Monday, May 12, 2008
7 News Investigations: Money to Burn
Times are so tough, cities are having to cut programs because there's just not enough money to go around. So imagine the surprise when it was learned one city spent big to decorate the outside of a fire station. Investigative reporter Carmel Cafiero has this special assignment report, "Money to Burn."
WSVN -- There's no doubt firefighters are real life heroes, and, when it was time for the city of Fort Lauderdale to build some new fire stations, voters agreed to spend $40 million to take care of the men and women who take care of them.
Firefighter: "Some of the facilities we live in are quite rundown."
This Fort Lauderdale firefighter asked we protect his identity, so someone else is speaking his words.
Firefighter: "If I were a taxpayer in the city of Fort Lauderdale, I would be angry."
And here's why:
This is Fire Station Number Two, being built in the Riverland neighborhood. On the outside, nearly $100,000 worth of decorative stone.
Carmel Cafiero: "What did you think about that kind of expense?"
Firefighter: "I was appalled. It's just ridiculous."
And that's not the only big ticket item here. These doors, which open sideways, instead of up and down, cost about $48,000 each. That's 10 times the cost of a normal door.
Carmel Cafiero: "So you guys sit around and say, 'Why are they doing this?'"
Firefighter: "That's pretty much the topic of daily conversation."
He says he and several colleagues think the city is spending like it has money to burn. This, at a time when firefighters are trying to get raises.
Carmel Cafiero: "And so $95,000 for decorative stone did not raise any eyebrows?"
Chief Robert Bacic: "It was part of the design process."
Battalion Chief Robert Bacic says there are solid reasons for the spending. The stone, he says, has dual purposes.
Chief Robert Bacic: "It's both functional and decorative, and the function does help eliminate leak problems."
The chief says it's something the community wanted.
Carmel Cafiero: "So, do you think the community understood that the look is going to cost $95,000?"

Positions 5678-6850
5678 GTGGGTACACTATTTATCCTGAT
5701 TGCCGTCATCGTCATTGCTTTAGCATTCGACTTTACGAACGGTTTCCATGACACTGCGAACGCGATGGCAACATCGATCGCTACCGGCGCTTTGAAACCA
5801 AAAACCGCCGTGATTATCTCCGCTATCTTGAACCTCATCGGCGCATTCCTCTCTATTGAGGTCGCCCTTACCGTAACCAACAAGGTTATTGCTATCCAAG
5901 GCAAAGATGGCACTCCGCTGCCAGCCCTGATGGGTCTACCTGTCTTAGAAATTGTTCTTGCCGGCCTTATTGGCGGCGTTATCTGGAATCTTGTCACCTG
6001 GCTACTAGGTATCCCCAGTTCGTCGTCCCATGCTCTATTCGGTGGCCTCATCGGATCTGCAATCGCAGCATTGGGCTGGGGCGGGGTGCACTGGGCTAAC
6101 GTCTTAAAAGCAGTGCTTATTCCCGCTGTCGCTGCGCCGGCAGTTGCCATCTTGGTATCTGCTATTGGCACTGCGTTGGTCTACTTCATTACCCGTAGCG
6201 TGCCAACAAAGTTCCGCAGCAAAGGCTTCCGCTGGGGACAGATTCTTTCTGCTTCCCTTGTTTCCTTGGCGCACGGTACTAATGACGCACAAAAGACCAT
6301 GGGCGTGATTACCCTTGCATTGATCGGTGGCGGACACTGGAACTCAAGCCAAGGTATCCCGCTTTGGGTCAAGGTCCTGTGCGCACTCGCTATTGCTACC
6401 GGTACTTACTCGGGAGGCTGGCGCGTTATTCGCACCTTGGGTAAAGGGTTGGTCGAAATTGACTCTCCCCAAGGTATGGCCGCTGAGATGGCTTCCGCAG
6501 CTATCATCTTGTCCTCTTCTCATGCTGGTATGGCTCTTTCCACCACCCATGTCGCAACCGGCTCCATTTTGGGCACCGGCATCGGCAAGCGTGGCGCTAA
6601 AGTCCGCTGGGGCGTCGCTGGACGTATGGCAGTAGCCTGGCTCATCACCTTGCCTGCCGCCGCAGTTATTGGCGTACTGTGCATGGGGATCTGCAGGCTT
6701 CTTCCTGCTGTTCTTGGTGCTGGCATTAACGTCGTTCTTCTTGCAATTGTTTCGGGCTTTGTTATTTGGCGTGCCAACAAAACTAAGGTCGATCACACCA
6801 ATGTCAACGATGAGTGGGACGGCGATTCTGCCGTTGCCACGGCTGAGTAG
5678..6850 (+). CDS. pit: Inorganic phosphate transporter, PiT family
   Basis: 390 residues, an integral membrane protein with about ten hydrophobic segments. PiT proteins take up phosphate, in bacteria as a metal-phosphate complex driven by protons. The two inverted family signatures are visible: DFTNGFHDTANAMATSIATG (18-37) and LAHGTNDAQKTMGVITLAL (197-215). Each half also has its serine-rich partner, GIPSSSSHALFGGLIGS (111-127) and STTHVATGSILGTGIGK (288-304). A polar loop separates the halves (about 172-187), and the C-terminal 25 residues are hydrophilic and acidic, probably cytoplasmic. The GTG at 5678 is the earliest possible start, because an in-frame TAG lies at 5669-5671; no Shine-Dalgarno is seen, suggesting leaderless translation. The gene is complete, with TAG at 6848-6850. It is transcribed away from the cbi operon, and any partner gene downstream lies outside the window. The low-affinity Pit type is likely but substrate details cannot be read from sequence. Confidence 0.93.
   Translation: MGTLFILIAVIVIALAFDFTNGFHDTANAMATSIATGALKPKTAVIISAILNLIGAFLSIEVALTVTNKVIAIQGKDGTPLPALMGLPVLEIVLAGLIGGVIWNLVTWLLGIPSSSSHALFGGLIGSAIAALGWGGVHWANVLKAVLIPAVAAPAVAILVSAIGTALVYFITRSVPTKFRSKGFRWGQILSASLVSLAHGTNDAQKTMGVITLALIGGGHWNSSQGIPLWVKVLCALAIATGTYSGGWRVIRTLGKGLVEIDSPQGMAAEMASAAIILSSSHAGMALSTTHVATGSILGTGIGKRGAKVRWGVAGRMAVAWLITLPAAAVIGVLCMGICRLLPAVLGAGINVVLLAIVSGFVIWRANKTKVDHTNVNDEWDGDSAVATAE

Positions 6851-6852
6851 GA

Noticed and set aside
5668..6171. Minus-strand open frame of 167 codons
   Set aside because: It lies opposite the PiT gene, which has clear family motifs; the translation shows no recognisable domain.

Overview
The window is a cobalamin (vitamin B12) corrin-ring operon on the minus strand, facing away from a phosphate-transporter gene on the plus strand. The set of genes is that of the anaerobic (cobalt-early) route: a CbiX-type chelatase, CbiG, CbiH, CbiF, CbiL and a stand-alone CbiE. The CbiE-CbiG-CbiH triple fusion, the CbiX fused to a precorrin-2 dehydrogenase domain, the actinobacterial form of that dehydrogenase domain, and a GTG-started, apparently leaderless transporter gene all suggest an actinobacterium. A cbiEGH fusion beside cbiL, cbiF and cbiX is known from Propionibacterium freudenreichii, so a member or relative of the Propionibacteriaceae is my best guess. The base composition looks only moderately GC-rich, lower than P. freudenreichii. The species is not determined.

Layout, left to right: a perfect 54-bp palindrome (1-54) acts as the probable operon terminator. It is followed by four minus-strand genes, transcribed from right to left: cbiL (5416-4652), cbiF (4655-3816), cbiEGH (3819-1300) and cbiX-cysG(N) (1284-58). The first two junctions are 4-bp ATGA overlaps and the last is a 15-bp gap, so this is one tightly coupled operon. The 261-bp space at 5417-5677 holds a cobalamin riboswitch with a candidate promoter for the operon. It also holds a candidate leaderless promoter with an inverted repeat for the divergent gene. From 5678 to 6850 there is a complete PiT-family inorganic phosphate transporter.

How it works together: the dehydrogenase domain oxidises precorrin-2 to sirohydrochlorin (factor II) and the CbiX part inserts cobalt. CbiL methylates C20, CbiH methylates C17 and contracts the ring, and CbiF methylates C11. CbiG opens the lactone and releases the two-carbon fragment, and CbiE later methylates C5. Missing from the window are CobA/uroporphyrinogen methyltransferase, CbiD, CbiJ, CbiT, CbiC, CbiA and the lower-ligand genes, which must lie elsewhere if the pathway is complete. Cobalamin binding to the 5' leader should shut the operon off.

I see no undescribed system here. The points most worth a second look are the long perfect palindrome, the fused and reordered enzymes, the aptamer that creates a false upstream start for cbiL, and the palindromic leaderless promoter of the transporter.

Chief Robert Bacic: "At this time, again, we've gone through an extensive process. There's been a lot of oversight."
As far as the pricey doors are concerned, the chief says they are being used very effectively at headquarters. He says they can stand up to hurricane force winds and open faster than traditional doors.
Chief Robert Bacic: "Being able to have doors that open in six to 10 seconds, rather than 30 seconds is always an advantage to emergency response."
And the chief says they have a longer life than traditional doors. They can open and close a million times, instead of just 50,000.
Carmel Cafiero: "So, bottom line is you feel this is money well spent?"
Chief Robert Bacic: "Absolutely."
Clearly not all of his firefighters agree.
Carmel Cafiero: "Could it have been better spent?"
Firefighter: "Absolutely. There's no question in my mind it could have been better spent."
And he's concerned that if the public doesn't approve of the spending, they'll put the blame on the front line.
Firefighter: "The sad thing about it is when these things occur, ultimately, it gets blamed back on the guys that are back on the street, the firefighters."
Meanwhile, Station Number Two and this one at Executive Airport, are due to open shortly with three others due out for bid before the end of the year.
Carmel Cafiero: "The final price tag on Station Number Two will be $4 million, that's $300,000 over budget, but, the city says, that's not so bad. Most construction projects run 30 percent over budget.
Fort Lauderdale says the money to build the new fire stations is dedicated bond money that can't be used for any other purpose.